“Nice.” I held up a hand. He slapped me a half-hearted five.[TDM11]

“Then Jim called me Beaker Brain.”

“I’ve always liked that one. The alliteration alone.”[SS4][JH5][KP12]

~~
Uwe's comments:
None

Kelly's comments:
[KP8] A bit wordy, passive, and proper here. Can we cut this down and incorporate a YA voice?
[KP9] I didn’t know she wasn’t in the present, as the beginning of this sentence implied otherwise!
[KP10] This is usually implied, so I’m not sure it’s needed. What would Ana notice?
[KP11] This makes it sound like Isaac is one of the boys who was making fun of her because he’s introduced immediately after those boys are? Is that true?
[KP12] I can see the potential in this one, but your query needs to be a bit more specific around Ana’s motivations! You voice gets stronger as we work our way through this first page, but I would love to see a bit more authenticity to her voice! For now, this is going to be a Pass.
Shannon's comments:
[SS4] Like this submission.  The pages are clear.  I get a sense of character up front, with a little hint a the fact that these are people who may be bullied a bit. Intriguing in a short period of time.

Jennifer's comments:
[JH5] I liked the opening line, but I wasn’t immediately connected with Ana. I liked the idea of the brief slice of life with her being bullied to pull the reader in, but I didn’t get a good sense of who she is to start the book.

Torie's comments:
[TDM7] I like this opening!
[TDM8] This feels like filler – it’s not adding anything to our understanding of Ana or her relationship with this unnamed guy.
[TDM9] This makes me think they’ve left school, but I’m not sure. I’m having a hard time getting situated in Ana’s world.
[TDM10] This is confusing – I don’t know what they’re talking about.
[TDM11] This makes me think they’re counting how many times they got bullied today, but it’s still not totally clear. It’s good that you’re establishing a rapport between these two characters, but I feel like I’m playing catch up.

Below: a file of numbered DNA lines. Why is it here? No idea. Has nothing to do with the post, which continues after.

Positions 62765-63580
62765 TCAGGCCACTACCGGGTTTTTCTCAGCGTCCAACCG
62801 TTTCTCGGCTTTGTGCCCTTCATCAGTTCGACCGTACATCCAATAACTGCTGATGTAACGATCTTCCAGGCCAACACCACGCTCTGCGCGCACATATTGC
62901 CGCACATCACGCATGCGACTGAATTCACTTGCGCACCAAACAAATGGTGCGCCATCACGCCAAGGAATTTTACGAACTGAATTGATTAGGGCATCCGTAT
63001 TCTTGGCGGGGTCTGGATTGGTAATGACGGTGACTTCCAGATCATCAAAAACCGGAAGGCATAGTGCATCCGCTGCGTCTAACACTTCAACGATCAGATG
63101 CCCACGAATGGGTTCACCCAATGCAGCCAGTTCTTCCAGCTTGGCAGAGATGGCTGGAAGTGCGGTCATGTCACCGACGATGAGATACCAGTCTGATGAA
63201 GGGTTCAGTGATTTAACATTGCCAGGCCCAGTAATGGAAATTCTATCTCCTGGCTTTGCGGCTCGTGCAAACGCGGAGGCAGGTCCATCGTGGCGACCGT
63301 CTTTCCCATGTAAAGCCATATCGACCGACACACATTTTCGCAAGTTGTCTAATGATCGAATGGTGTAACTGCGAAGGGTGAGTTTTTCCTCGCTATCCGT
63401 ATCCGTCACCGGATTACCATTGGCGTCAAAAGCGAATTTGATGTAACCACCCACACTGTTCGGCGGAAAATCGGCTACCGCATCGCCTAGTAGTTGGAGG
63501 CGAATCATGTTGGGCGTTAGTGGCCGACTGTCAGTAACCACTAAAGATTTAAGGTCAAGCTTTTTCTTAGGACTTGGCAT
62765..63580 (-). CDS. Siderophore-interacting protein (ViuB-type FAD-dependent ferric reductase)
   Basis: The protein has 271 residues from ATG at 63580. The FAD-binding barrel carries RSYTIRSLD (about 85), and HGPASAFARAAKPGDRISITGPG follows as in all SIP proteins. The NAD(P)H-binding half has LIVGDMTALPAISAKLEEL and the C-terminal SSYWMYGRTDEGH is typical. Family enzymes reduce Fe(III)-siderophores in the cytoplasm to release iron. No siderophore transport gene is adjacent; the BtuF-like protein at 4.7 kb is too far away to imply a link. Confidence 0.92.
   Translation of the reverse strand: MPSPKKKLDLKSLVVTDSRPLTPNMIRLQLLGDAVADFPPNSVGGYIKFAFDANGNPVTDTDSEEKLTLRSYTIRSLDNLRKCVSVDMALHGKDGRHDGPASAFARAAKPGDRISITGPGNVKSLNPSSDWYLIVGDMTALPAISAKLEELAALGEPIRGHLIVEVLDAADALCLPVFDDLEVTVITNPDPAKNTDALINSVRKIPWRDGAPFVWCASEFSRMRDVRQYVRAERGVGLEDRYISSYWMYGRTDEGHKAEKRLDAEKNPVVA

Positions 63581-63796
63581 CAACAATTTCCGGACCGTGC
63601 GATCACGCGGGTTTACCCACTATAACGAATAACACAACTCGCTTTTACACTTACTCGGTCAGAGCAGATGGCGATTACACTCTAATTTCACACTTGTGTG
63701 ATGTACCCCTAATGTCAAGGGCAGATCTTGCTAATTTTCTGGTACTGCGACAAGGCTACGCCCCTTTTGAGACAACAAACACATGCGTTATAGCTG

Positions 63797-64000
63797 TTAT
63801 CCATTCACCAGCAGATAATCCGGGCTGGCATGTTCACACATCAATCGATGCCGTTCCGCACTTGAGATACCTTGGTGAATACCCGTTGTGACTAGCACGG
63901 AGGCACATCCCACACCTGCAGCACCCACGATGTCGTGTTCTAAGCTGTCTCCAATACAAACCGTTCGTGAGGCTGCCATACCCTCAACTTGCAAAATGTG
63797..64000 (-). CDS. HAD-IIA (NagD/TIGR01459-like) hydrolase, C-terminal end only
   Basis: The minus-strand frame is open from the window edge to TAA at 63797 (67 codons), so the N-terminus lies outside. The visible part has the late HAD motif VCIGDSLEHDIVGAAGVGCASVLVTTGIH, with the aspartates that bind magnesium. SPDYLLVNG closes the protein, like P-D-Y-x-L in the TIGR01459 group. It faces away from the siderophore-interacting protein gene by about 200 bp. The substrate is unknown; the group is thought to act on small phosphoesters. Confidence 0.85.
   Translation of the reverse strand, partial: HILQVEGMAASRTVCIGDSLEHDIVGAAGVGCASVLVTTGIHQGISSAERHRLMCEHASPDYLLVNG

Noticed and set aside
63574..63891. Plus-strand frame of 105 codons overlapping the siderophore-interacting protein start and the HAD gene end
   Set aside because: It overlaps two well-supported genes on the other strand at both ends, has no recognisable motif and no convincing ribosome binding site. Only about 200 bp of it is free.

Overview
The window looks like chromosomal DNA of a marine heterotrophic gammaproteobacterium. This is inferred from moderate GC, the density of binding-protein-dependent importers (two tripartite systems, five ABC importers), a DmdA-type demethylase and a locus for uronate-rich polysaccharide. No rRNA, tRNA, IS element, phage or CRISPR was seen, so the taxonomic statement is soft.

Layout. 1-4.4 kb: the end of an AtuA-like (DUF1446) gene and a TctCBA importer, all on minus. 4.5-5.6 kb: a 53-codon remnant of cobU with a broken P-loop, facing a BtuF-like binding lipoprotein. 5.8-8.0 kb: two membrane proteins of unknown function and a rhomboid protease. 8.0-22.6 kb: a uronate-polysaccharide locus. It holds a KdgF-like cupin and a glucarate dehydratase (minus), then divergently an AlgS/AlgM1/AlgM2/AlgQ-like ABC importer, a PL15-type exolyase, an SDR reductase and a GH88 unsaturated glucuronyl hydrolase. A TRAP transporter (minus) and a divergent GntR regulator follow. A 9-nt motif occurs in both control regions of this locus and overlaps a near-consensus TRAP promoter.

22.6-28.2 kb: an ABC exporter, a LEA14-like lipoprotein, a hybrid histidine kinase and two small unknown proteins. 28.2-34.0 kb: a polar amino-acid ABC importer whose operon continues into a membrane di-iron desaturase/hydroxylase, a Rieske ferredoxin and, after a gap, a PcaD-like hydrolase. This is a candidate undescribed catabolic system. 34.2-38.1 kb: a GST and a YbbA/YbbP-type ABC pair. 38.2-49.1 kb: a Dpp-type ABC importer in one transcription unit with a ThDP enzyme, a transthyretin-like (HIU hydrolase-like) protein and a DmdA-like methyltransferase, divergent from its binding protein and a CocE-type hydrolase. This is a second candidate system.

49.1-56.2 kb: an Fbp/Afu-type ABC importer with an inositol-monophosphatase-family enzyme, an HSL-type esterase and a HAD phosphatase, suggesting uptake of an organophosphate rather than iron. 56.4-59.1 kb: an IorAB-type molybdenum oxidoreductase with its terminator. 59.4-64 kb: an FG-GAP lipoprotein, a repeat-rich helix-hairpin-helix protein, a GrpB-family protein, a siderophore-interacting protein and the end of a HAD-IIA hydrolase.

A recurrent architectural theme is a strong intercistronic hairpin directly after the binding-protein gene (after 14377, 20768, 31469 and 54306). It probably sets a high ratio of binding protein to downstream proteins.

Results:

Uwe Stender: Pass
Kelly Peterson: Pass
Shannon Snow: Pages!
Jennifer Herrington: Pass
Torie Doherty Munro: Pass


Tuesday, October 20, 2020

October 2020 Pass or Pages Entry #2

It's time for the Pass or Pages feedback reveal!  We're so thankful for our awesome agents Dr. Uwe Stender, Kelly Peterson, Shannon Snow, Jennifer Herrington, and Torie Doherty Munro for taking the time to critique these entries.  And a shout out to the brave authors whose work will be on the blog this week.  You are awesome!

Entry 2: SILHOUETTE


Query letter


Dear Agent,

Jeza[TDM1]––just Jeza[SS1][JH1]––has no idea sage magic exists, let alone that she’s the reincarnation of the creator of the four elements[SS2]. When the king’s men arrest Jeza after an underground fight, she’s given two options: imprisonment for her violent crime or training to fulfill her birthright of becoming a sage[JH2][TDM2]. Despite her reluctance[SS3], she chooses training and quickly finds a new home amongst a group of supportive sage students[US1].

In her hopeless struggles to wield one element—earth, water, fire, or air—like a normal sage, her true power awakens. And it’s not what she expects[TDM3]. Jeza is, in fact[JH3], an absorber of all elements[TDM4], making her a danger to herself and everyone around her. With each bit of magic she takes in, Jeza becomes increasingly less herself[TDM5], and hides her ability out of fear. Before Jeza can learn to control her new power, a sage murders her friend––a fellow student[JH4][KP1].

With more attempted murders and the castle on lockdown, Jeza fears for her life and that of her friends. Only Jeza’s secret power can identify the killer and prevent more death[KP2], but trying to master it could kill those around her and cause her to go insane[SS4][JH5][KP3].